In the final pages of the novel, Nicole Burns, now returned to the year 2000, realizes that every life has the opportunity to change the world. She writes another journal entry, naming herself, describing her new role as a teacher for her sister. When she was hiding in Paris, sending out her "NOTES DE JEUNE FILLE X" missives she did help change the world. She is offered proof of that at the end of the novel. But how do ordinary suburban teens like our students change the world today and tomorrow? By identifying with those who make the right choices. Clearly, Anne Frank's Diary needs to be taught today, perhaps more than ever. Teachers can maintain the historical integrity of the story by pairing it with a compelling novel that rewrites the story for a contemporary young adult audience without altering history. Anne Frank and Me offers historical accuracies about the Holocaust while placing its readers squarely at the millennium.
Holli Levitsky, an Associate Professor of English at Loyola Marymount University in Los Angeles, is currently a visiting professor at the University of Warsaw, Poland, Institute of English Studies, where she is teaching American Literature as a Distinguished Fulbright scholar.
Editor's note: Please look for the interview with Cherie Bennet and Jeff Gottesfeld, co-authors of Anne Frank and Me, that Melissa Comer conducted, and which will appear in the spring/summer, 2002, issue of The ALAN Review!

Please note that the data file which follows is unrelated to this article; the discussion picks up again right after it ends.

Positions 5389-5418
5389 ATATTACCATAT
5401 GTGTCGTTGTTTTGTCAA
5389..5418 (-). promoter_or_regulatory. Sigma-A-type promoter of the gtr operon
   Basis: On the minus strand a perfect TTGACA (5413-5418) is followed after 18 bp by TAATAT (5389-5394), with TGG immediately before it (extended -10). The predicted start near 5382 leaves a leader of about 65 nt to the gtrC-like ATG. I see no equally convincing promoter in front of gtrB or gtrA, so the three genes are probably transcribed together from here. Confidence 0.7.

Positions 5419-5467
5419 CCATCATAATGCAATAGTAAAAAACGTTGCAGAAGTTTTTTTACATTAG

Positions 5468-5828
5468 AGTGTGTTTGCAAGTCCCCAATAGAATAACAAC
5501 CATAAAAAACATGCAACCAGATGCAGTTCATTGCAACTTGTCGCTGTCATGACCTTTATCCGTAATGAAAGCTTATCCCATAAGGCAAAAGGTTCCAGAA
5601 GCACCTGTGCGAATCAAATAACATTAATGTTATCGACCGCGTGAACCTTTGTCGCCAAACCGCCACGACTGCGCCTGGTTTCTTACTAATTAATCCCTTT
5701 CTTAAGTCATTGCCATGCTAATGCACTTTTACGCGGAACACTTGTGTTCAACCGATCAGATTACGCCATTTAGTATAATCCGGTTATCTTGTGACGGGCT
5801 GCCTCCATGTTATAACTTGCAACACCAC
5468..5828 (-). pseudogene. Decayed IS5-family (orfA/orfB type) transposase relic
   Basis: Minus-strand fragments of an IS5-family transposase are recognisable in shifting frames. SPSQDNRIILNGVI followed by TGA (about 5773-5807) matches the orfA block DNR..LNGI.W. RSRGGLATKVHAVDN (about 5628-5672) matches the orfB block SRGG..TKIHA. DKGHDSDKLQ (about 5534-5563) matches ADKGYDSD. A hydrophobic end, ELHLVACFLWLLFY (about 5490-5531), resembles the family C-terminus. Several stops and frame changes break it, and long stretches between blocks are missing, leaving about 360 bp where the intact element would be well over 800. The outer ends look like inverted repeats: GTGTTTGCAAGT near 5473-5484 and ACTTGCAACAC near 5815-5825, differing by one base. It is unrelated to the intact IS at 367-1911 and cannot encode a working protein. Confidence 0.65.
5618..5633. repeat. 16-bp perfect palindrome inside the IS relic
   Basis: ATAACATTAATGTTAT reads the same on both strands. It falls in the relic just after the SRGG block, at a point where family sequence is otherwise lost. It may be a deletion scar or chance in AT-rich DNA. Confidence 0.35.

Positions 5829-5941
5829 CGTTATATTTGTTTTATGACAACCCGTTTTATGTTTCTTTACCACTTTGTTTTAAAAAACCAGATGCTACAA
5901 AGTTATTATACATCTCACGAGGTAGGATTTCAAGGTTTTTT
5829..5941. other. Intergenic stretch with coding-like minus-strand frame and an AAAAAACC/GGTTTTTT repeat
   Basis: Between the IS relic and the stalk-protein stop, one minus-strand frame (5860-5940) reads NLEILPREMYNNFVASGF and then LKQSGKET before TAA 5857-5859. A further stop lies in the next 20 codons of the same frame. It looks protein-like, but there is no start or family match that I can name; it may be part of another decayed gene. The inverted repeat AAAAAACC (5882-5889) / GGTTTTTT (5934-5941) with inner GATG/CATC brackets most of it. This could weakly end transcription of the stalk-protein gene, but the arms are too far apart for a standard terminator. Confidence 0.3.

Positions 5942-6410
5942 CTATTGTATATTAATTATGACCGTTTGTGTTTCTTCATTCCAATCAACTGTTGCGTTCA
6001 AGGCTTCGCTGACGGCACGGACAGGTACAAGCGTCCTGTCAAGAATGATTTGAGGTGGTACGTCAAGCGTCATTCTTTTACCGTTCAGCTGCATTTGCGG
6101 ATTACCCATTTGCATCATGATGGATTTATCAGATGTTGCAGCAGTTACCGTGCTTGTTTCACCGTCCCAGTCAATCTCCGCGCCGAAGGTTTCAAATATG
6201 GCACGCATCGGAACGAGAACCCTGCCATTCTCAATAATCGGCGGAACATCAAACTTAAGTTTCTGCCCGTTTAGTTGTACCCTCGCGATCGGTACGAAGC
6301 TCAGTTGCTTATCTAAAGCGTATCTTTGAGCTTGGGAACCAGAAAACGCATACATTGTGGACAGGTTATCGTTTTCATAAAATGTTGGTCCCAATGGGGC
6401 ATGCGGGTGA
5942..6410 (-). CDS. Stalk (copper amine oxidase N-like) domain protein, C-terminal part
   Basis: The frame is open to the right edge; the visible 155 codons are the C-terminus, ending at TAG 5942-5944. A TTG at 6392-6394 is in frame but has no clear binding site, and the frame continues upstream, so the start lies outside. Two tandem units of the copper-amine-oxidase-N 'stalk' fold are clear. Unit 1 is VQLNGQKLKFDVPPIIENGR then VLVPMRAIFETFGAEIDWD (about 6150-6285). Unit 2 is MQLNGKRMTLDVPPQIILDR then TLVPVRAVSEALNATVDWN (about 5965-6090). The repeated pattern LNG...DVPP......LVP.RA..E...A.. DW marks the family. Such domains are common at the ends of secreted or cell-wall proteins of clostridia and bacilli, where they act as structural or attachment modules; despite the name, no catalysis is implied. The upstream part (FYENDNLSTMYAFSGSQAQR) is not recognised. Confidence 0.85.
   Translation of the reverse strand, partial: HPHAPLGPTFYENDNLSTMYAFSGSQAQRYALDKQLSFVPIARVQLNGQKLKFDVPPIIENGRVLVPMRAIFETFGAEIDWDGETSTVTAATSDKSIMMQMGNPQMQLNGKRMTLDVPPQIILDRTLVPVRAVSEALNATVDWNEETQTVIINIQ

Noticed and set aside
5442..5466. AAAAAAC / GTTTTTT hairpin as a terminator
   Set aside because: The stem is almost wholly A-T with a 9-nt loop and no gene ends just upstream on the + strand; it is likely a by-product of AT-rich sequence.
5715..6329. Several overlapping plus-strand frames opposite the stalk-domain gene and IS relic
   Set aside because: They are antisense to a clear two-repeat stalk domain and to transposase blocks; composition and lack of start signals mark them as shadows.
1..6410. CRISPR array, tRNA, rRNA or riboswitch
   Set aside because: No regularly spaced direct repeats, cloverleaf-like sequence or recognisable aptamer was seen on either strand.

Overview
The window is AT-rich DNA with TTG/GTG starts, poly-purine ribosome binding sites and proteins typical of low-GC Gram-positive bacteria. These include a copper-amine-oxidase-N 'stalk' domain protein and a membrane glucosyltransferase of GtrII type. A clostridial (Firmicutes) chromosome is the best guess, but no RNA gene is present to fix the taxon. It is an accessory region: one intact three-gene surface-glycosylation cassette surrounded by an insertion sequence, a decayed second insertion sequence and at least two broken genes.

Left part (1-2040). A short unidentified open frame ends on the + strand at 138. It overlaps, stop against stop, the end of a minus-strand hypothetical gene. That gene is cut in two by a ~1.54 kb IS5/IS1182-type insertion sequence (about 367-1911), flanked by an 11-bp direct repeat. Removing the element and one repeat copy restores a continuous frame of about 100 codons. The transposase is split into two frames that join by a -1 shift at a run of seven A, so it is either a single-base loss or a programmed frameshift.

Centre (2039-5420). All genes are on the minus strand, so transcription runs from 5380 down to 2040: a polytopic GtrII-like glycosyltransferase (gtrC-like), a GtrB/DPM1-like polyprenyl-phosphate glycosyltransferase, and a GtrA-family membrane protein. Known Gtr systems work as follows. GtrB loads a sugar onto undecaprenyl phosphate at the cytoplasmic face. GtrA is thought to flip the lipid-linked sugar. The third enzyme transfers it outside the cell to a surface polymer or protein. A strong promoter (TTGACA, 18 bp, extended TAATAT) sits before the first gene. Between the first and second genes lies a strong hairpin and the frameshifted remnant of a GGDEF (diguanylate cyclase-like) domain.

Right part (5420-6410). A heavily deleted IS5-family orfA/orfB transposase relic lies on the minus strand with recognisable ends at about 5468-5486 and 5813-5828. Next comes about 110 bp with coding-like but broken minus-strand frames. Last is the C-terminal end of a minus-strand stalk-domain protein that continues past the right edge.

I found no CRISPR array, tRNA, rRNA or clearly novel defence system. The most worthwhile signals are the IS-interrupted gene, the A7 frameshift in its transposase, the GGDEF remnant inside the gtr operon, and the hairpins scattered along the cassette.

Bennett, Cherie. Anne Frank and Me: A New Play For Multigenerational Audiences. Woodstock, Illinois, London, England and Melbourne, Australia: The Dramatic Publishing Company: MCMVCVII.
Bennett, Cherie and Jeff Gottesfeld. Anne Frank and Me. New York: G.P. Putnam's Sons, March 2001 (All quotations are taken from an uncorrected advance proof).
Frank, Anne. The Diary of a Young Girl: The Definitive Edition. Eds.Otto H. Frank and Mirjam Pressler. New York: Doubleday, 1995.
Frank, Anne. Anne Frank: The Diary of a Young Girl. Trans. B.M.Mooyaart. Introduction by Eleanor Roosevelt. New York: Doubleday, 1967.
Graves, Lawrence. An Obsession With Anne Frank. Berkeley: University of California Press, 1995.
Melnick, Ralph. The Stolen Legacy of Anne Frank: Meyer Levin, Lillian Hellman, and the Staging of the Diary. New Haven: Yale University Press, 1997.
Ozick, Cynthia. "Who Owns Anne Frank?" New Yorker. 6 October (1997): 76-87.
van der Rol, Ruud and Rian Verhoeven (for the Anne Frank House). Anne Frank: Beyond the Diary: A Photographic Remembrance. Trans. Tony Langham and Plym Peters. Introduction by Anna Quindlen. New York: Viking Press, 1993.
Skloot, Robert. "A Multiplicity of Annes." The Nation. 16 November (1998): 20-25.
Stepp, Laura Sessions. "DearDiary.com: Teens Go Online to Post Innermost Thoughts—Anonymously." Los Angeles Times. 1 July 2001.